In the coming years, the American healthcare industry is projected to see rapid growth—adding more new positions from 2014 to 2024 than any other industry in our economy. In Hawaii, a state where more than one out of every 6 people is currently elderly, finding enough healthcare workers remains a challenge—and one that will likely worsen in the future.

Open healthcare jobs to unemployed healthcare workers 13:1
Doctors who were educated abroad 15.3%
Psychiatrists who were educated abroad 21.3%
Nurses who are foreign-born 23.9%
Health aides who are foreign-born 43.4%


Immigrant families have long played an important role helping to build housing wealth in the United States. In recent decades, the more than 40 million immigrants collectively in the country increased U.S. housing wealth by $3.7 trillion. Much of this was possible because immigrants moved into neighborhoods once in decline, helping to revitalize communities and make them more attractive to U.S.-born residents. In Hawaii, immigrants are actively strengthening the state’s housing market.

Immigrant homeowners 45,867
Share of recent homebuyers who were foreign-born 20.8%
Housing wealth held by immigrant households $31.3B
Amount paid by immigrant-led households in rent $572.0M

International Students

International students in the United States contributed more than $36.9 billion to the U.S. economy in the 2016-2017 school year and supported more than 450,000 jobs through their tuition payments and day-to-day spending. Research has also found that increases in the number of international students at American universities boost innovation and patent creation. International students represent a small portion of all students in Hawaii, but they make a big impact.

Students at Hawaii colleges and universities who are international students 6.1%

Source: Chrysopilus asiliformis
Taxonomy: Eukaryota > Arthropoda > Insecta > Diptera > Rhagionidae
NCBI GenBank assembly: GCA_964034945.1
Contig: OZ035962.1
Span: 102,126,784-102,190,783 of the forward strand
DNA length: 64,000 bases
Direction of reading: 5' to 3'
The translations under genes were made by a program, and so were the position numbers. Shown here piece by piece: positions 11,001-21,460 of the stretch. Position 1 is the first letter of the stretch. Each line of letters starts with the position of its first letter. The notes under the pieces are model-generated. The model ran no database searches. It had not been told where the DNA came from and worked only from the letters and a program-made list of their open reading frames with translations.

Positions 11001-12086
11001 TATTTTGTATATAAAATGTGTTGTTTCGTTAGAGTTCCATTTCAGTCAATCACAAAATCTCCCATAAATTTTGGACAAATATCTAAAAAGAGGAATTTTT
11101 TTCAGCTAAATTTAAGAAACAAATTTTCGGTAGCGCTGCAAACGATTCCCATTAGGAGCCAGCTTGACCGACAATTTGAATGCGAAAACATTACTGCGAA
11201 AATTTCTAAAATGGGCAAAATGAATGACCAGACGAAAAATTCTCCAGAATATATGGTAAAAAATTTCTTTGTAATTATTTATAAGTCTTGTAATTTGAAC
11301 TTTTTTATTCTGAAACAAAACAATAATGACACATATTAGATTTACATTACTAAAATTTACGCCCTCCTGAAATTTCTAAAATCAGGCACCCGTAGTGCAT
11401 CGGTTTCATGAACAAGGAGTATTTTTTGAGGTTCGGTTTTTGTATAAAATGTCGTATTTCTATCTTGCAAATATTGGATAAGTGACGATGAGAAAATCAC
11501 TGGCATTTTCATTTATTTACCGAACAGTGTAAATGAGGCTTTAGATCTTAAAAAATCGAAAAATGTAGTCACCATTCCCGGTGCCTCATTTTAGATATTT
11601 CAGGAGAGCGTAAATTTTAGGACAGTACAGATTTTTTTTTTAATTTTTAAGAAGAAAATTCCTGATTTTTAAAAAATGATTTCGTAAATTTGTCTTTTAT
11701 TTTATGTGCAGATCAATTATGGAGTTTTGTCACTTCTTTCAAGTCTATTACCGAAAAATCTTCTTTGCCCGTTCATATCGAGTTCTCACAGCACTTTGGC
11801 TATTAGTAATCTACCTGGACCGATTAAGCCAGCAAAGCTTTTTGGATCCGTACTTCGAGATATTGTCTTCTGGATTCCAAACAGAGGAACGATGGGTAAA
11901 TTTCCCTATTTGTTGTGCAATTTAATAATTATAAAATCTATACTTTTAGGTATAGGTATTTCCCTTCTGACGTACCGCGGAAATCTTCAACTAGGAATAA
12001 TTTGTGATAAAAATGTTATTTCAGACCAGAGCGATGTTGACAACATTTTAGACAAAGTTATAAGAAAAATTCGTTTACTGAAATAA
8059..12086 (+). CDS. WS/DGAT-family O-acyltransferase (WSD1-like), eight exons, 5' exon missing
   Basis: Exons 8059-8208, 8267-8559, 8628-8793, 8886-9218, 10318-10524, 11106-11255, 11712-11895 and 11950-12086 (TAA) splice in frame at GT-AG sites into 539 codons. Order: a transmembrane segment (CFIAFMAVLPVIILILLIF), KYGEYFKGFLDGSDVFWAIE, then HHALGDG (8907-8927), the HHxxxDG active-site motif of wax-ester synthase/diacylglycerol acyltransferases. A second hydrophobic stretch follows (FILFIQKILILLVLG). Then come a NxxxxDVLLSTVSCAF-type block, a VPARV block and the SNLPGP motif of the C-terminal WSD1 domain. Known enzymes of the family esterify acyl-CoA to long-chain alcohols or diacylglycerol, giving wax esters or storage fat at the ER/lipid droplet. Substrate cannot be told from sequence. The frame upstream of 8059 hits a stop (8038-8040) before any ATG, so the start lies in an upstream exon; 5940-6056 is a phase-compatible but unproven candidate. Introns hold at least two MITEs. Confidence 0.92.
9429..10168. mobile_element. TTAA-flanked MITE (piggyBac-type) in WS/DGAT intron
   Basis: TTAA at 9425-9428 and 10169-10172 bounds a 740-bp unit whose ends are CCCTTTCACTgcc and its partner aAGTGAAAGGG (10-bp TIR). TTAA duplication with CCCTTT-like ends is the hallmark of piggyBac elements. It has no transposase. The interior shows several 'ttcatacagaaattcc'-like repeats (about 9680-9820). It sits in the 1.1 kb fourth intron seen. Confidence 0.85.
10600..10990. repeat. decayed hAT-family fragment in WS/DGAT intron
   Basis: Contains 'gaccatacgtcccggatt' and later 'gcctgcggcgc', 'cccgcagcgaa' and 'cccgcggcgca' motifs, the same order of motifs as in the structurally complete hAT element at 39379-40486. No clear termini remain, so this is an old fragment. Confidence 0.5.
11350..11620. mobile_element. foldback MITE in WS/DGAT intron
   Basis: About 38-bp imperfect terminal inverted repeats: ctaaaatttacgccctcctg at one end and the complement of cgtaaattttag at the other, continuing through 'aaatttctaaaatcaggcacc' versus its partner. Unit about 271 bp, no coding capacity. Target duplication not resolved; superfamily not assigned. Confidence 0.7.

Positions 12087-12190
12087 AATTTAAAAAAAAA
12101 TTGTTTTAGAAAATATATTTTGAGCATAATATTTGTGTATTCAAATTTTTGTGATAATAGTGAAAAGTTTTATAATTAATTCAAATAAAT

Economic contribution of international students $103.0M
Jobs supported by international students 916

Voting Power

Nationwide, the power of immigrant voters is likely to continue to be a large factor in upcoming elections. Although few would call Hawaii a swing state, the sheer size of the immigrant voting bloc here means it has a meaningful impact on the way the state votes in both national and state elections.

Immigrants eligible to vote 140,397
Immigrants registered to vote 67,159
Immigrants eligible to vote in 2020 144,290
2016 presidential election margin of victory 138,044

Undocumented Immigrants

The United States is currently home to an estimated 11.0 million undocumented immigrants, the vast majority of whom have lived in the country for more than five years. The presence of so many undocumented immigrants for such a long time presents many legal and political challenges. But while politicians continue to debate what to do about illegal immigration without any resolution, millions of undocumented immigrants are actively working across the country, and collectively, these immigrants have a large impact on the U.S. economy. This is true in Hawaii, where undocumented immigrants contribute tens of millions of dollars in taxes each year.

Undocumented immigrants 49,625
Share of undocumented immigrants, working age 85.4%

The Economic Impact of Refugees

Despite leaving extreme and dangerous situations in their home countries, refugees are often able to rebound and prosper as they become more integrated into American society. Nationwide, we find that refugees hold billions of dollars in spending power and pay more than $20 billion in tax contributions to federal, state, and local governments each year. At the state level, they contribute millions of added dollars to local economies, making them an important driver of growth and prosperity for communities around the country.

Key Stats
Number of Likely Refugees 7,892
State's Share of all Likely Refugees 0.3%
Share of Overall State Population, Refugee 0.6%
Taxes & Spending Power
Refugee Household Income $255.7M
Taxes Paid $70.1M
State & Local Taxes $25.2M
Federal Taxes $44.9M
Refugee Spending Power $185.6M

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About NAE

New American Economy is a bipartisan research and advocacy organization fighting for smart federal, state, and local immigration policies that help grow our economy and create jobs for all Americans. More…